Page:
Isle of Skye Travel Guide
Skye - Overview
'Speed bonnie boat, like a bird on the wing,
onward the sailors cry
carry the man who's born to be king
over the seas to Skye
The familiar words of this romantic ballad invite the modern traveller to emulate Bonnie Prince Charlie and come to the Isle of Skye - for an escape of a different kind. While Charles Edward Stuart (aka Bonnie Prince Charlie), was a man on the run, fleeing from the British forces that pursued him after his defeat at Cullloden in 1746, the modern visitor to Skye can escape to an island of dramatic mountins, unspoilt countryside, and breathtaking Highland scenery.
Prince Charlie and his rescuer, Flora MacDonald, landed near Kilmuir, on the Trotternish peninsula. Today, visitors can see the monument to MacDonald in Kilmuir cemetery, and stay at the hotel in Flodigarry that was her former home.
In Portree, the Royal Hotel stands on the site of the hostelry where Charles Stuart bid Flora MacDonald farewell. Near the lovely fishing village of Elgol, a short walk across the headland brings you to Prince Charlie's Cave, where the prince hid from the English before his eventual final escape to France.
Elgol is worth visiting in its own right. This quiet port is famous for its lovely sunsets (as, indeed, is the whole of the west coast of Skye), and for the views from the harbour across to the dramatic peaks of the Black Cuillins.
The Cuillins are arguably Scotland's most scenic mountains and are something of a Mecca for climbers. Even if you do not fancy the challenge of a scramble to the top of Sgur nan Gillean, you will enjoy the short boat trip from Elgol to Loch Coruisk, a sea loch that reaches into the very heart of the Cuillins, where dramatic volcanic peaks reach up to the sky above the blue waters.
There are really two Cuillin ranges; the Black Cuillins, formed of jagged dark igneous rock, and the softer, rounder peaks of the Red Cuillins, formed of red granite. The best places to access the Black Cuillins are from Elgol, Glen Brittle, to the west, and Sligachan, to the north.
The Red Cuillins are best approached through Sligachan, or from Broadford to the northeast. Either set of hills offers superb walking and climbing, but do equip yourself for the changeable weather, and use good Ordnance Survey maps.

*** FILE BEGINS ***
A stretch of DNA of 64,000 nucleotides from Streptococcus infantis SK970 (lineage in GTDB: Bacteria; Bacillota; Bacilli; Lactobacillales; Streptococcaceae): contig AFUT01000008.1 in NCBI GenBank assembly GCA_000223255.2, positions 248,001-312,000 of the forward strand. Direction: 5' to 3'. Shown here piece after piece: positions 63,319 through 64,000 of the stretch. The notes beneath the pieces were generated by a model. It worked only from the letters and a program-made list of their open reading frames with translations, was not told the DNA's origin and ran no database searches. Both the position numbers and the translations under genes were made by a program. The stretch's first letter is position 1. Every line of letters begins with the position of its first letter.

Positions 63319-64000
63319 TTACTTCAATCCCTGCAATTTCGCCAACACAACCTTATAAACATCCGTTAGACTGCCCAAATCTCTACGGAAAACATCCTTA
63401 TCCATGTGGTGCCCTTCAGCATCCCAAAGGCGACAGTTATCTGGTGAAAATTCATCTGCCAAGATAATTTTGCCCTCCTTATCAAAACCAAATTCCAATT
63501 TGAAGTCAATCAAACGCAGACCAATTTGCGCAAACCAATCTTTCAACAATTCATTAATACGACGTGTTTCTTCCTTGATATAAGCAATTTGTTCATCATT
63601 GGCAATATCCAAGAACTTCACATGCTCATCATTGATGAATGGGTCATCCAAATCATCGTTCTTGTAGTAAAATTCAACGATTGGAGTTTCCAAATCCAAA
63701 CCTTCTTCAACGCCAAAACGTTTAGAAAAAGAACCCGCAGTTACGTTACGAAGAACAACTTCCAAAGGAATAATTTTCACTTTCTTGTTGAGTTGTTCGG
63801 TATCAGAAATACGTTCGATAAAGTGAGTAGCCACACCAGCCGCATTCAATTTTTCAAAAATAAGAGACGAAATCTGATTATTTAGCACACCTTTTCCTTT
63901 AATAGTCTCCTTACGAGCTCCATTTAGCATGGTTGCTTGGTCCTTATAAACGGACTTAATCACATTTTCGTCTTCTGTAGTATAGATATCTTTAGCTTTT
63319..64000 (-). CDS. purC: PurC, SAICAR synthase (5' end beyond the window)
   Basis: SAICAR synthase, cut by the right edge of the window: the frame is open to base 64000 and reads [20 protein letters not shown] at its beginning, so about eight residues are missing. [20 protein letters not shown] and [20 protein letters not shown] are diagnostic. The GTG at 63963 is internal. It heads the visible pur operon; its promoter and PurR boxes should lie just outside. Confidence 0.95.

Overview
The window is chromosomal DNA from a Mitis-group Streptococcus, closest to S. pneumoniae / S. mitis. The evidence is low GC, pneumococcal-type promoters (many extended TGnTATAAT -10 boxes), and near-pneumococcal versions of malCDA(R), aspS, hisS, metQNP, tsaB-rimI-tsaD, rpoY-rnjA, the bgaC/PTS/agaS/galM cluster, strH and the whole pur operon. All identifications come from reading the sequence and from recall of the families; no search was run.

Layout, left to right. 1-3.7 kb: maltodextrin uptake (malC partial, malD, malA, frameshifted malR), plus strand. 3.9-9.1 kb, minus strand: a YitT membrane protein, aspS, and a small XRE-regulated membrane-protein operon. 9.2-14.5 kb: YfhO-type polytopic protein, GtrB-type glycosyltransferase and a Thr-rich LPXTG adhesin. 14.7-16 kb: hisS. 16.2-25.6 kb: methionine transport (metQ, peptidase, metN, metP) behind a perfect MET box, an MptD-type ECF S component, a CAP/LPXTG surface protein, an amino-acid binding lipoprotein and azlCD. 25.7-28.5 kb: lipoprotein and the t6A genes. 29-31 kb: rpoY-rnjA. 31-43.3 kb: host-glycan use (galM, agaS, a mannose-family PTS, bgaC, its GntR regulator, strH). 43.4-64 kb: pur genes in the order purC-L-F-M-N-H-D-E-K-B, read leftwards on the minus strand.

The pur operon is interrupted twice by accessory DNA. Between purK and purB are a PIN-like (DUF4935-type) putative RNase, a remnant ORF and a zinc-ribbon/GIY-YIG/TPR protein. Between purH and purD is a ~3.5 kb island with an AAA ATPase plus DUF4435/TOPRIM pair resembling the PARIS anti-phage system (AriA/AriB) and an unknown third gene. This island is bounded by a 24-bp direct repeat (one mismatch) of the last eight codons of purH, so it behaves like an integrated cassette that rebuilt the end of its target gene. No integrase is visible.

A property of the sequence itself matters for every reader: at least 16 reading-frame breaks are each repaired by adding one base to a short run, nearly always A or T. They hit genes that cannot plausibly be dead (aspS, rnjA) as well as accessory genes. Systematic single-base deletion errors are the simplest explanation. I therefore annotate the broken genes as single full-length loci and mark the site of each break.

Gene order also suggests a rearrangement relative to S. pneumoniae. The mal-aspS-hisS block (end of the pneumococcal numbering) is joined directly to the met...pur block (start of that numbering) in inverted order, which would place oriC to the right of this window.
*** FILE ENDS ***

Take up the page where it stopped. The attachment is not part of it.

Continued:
If you don't fancy tackling the high peaks of the Cuillins, the Trotternish Peninsula in northern Skye offers some excellent opportunities for shorter rambles. The backbone of Trotternish is a high volcanic ridge, scoured by glacial action to create a wonderfully exotic landscape of pinnacles and mountain lochs.
The most prominent geological features are the rock needle of The Old Man of Storr in the south, and The Quiraing, near Staffin, in the north. For an even easier outdoor experience, visit The Fairy Glen, near Uig, a magical pocket of peaks, valleys, and burns that has been described as a 'highlands in miniature'.
Many visitors come to Skye for recreation, but there is much more to do; Skye has been called the Jurassic Island, for the superb fossil hunting it offers. The beaches near Borreraig and Staffin, especially, offer wonderful opportunities for amateur palaeontologists to search for fossil remains. Many local finds are on display in the Staffin Museum.
There are Iron Age brochs at Dun Beag, near Struan, and at several locations on the Waternish peninsula. Skye is home to a number of medieval castles, from Duntulm in the north, to Knock Castle and Dunscaith in the south.
One castle that is definitely not a ruin is Dunvegan Castle, built on a rocky promontory above Loch Dunvegan. The castle has roots going back to the 9th century, making it probably the oldest continuously inhabited castle in Scotland. Dunvegan is the seat of Clan MacLeod, and visitors can see the famous MacLeod Fairy Flag, said to be gifted to a clan chieftain by his fairy wife.
Take a short boat ride from the castle into Loch Dunvegan, to see the common seals who make the waters their home. For a wildlife treat of another kind, visit the otter sanctuary at Kylerhea, where you can watch from hides to spot sea otters in the waters of Kyle Rhea. Just north, at Kyleakin, is another place for otter lovers; the Bright Water Visitor Centre, inspired by the writings of resident Gavin Maxwell, author of the Ring of Bright Water book series.
The Geology of Skye
The northern Isle of Skye is primarily composed of Tertiary volcanic rock, with a thick layer of basalt lava forming the peninsulas of Trotternish, Waternish, and Duirinish. This lava plateau reaches over 2000 feet in places and falls away in steep cliffs to the sea below.
The most striking geological feature of the island is the igneous landscape of mountains and lochs formed by the Cuillin Hills to the south. The Cuillins are the remainders of Tertiary volcanoes, eroded over time to form irregular peaks, crags, and gullies that offer some of the most breathtaking scenic views in Scotland.
The island is 50 miles long and it is theoretically 25 miles wide at its broadest point, though that measurement is tempered with the realisation that you are never more than five miles from the sea, no matter where you are on Skye!
The Romans called Skye ‘The Winged Isle’, a reference to the peninsulas that reach like crooked fingers into the waters of the sea. A more common moniker is the ‘Misty Isle’, a name seemingly custom made to attract tourists, as if the romance of the landscape and its history were not enough.